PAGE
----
Question from Ben on 2/14/2008:
I know that in the Lenten season we are to be especially sensitive to almsgiving. I want to ask: what should I do when someone begs me for money on the street? On the one hand, I am reminded of Jesus' teaching to "give to everyone who asks you" (Luke 6:30). On the other hand, I am afraid that if I simply give money the person may go buy alcohol, or be encouraged to keep begging rather than try to find a job or do something productive. On some occassions, rather than money I have offered an apple I was carrying or an unused bus ticket -- which the panhandler usually refuses.
One example that wrenched my heart over this question took place at a church a few months ago. During Mass, a pre-teen boy and his mother ran in at the end to receive the Eucharist. They then left immediately and were smoking outside the church doors, such that smoke came into the church. As the worshippers left, the boy and woman aggressively begged for money. Some of the parishoners harshly rebuked them and angrily said things like, "Get a job!" This wrenched my heart because on the one hand, the beggars I think were behaving inappropriately. On the other hand, we learn in church to forgive sinners and love others as our brothers.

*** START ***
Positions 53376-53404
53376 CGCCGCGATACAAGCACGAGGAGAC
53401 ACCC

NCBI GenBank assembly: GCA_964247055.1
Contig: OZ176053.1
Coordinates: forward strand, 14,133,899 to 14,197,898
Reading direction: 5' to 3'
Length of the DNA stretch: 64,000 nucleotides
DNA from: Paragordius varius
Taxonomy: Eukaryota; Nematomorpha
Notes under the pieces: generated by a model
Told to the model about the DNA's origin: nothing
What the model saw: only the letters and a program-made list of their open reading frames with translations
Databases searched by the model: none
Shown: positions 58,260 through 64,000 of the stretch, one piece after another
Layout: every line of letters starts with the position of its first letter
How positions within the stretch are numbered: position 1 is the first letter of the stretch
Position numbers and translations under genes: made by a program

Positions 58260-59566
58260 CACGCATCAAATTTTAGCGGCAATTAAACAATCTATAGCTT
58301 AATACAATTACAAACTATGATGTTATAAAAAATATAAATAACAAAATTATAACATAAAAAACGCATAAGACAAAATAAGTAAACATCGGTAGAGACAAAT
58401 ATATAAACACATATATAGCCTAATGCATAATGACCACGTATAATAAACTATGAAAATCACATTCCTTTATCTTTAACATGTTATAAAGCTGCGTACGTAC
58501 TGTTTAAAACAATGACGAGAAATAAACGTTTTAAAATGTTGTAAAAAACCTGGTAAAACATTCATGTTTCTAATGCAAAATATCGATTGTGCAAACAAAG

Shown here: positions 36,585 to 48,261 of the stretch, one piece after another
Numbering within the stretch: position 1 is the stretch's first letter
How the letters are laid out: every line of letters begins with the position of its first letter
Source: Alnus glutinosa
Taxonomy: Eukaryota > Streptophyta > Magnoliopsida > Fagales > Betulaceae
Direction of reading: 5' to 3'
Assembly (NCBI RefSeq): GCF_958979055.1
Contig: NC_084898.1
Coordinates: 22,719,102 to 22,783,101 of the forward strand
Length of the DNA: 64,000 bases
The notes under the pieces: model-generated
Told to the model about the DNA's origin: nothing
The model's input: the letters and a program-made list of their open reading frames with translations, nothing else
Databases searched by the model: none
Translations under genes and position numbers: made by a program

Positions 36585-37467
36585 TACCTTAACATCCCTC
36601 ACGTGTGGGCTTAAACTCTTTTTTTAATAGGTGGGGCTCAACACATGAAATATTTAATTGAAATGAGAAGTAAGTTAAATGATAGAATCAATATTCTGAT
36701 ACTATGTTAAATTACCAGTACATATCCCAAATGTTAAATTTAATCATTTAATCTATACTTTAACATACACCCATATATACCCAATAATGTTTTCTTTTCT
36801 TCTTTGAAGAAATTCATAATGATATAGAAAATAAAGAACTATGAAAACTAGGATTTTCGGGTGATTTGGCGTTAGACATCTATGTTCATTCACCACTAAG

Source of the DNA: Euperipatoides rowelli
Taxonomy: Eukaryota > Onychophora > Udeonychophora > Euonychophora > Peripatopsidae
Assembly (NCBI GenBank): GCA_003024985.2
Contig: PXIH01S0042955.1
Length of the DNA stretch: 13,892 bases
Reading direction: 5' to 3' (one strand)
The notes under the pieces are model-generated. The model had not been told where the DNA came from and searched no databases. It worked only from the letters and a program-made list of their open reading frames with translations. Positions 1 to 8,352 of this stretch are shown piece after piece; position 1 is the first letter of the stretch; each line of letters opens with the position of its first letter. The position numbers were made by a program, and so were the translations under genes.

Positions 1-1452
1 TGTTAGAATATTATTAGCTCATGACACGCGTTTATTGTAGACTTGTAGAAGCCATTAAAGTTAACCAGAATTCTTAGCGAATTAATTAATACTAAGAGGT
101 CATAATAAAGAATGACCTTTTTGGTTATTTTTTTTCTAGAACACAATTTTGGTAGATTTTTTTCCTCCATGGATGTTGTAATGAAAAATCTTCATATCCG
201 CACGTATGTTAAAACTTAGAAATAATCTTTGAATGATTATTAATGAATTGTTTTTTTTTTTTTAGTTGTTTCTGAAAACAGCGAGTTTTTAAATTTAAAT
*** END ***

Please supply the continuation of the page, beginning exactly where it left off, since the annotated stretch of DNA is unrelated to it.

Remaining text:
What is the Christian response to such situations?
Answer by Fr. Jay Toborowsky on 4/5/2008:
Yes, the Lord asked us to be generous, but you can do so in your life using means that will directly help people, such as giving to Catholic Charities, food pantrys, etc.
When I'm going to the city and assume I'll get stopped by beggars), I cary a few dollar bills in my pocket. I presume they're honest (though I'm realistic), but what they do with the dollar is on theirt conscience, not mine.